Learn about unusual and rare plants at Rokeby

FERRISBURGH — The public is invited to the Rokeby Museum in Ferrisburgh on Oct. 22 to learn about Vermont’s rare and unusual plants with botanist Robert Popp.
Popp tracks and inventories rare and unusual plants for Vermont’s Department of Fish and Wildlife. From mountain-top ferns to wetland sedges, Vermont has dozens of uncommon varieties. Species may be rare because they have particular habitat requirements, are subject to habitat loss, are at the edge of their range, or are vulnerable to disturbance or collection.
Popp’s talk will reminds listeners of the deep interest in natural history of the Robinson family, who occupied the Rokeby homestead off Route 7 in North Ferrisburgh in the 19th and early 20th centuries. Author Rowland Evans Robinson was an experienced amateur naturalist who made an important discovery in 1876. Out on a fox hunt, he discovered a small stand of gray, or jack, pine, which was previously unknown in Vermont. Cuttings collected years later by Charles Faxon made their way to the Gray Herbarium at Harvard.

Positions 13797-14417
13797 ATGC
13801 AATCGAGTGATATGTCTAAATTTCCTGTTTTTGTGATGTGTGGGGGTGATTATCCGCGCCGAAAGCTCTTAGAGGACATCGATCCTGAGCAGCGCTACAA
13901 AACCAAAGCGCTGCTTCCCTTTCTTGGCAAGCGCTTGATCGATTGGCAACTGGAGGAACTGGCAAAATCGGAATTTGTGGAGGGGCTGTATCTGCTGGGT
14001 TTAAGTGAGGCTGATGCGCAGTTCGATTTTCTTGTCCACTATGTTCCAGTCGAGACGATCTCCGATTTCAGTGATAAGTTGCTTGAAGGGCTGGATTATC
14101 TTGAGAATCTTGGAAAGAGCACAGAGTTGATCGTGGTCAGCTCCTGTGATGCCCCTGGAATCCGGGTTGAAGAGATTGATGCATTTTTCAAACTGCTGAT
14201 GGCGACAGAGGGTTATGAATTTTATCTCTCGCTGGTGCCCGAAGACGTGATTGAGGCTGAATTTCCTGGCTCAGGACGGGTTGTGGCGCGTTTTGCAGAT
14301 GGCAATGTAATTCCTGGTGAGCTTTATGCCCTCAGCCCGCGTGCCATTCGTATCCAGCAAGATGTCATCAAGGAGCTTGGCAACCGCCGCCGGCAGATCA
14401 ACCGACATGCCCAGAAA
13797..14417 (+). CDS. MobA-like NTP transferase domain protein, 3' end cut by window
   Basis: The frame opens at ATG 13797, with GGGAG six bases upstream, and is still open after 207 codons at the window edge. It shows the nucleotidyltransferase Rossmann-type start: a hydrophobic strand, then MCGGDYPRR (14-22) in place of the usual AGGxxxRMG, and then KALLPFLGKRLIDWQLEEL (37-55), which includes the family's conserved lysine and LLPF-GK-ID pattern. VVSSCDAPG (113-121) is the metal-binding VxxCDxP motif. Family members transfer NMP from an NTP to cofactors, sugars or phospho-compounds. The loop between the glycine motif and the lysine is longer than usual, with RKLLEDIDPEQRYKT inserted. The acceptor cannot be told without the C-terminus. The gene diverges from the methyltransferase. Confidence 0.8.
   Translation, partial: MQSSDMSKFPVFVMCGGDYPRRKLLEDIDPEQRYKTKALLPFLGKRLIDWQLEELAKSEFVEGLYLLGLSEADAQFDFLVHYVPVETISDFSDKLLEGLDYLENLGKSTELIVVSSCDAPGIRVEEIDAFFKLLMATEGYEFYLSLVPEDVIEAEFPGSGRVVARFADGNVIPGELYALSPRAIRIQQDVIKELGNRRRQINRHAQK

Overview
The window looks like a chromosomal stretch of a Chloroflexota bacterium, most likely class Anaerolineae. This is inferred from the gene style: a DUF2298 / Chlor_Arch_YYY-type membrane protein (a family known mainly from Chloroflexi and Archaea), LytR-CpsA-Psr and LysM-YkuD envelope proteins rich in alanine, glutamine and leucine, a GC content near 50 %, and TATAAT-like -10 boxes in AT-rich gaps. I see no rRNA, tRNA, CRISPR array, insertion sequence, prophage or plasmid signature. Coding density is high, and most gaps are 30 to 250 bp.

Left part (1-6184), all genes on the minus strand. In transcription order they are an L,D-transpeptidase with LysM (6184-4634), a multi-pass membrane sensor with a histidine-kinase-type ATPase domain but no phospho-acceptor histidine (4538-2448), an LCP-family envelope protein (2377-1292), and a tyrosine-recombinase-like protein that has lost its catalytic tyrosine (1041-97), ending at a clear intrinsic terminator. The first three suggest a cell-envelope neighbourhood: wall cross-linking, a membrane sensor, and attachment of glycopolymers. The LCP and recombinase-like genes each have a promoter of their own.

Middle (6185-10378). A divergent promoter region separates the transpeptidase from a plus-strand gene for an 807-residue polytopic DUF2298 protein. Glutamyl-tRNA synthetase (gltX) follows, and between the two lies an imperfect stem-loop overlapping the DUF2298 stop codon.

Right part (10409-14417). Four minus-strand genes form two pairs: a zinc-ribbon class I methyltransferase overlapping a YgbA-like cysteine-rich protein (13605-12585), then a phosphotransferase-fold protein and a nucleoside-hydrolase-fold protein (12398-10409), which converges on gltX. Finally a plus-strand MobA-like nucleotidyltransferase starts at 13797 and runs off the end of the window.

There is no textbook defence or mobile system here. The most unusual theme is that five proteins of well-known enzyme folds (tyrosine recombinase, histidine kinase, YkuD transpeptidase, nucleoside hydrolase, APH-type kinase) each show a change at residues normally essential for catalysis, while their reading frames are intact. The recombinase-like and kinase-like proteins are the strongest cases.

Popp will speak on Sunday, Oct. 22, at 3 p.m.; the charge for to attend his presentation is $2, or it is free with museum admission.
Rokeby Museum is a 90-acre historic site and National Historic Landmark, designated for its exceptional underground railroad history. The museum is open daily from 10 a.m. to 5 p.m. until Oct. 29.
More information can by had by emailing Jane Williamson at [email protected].

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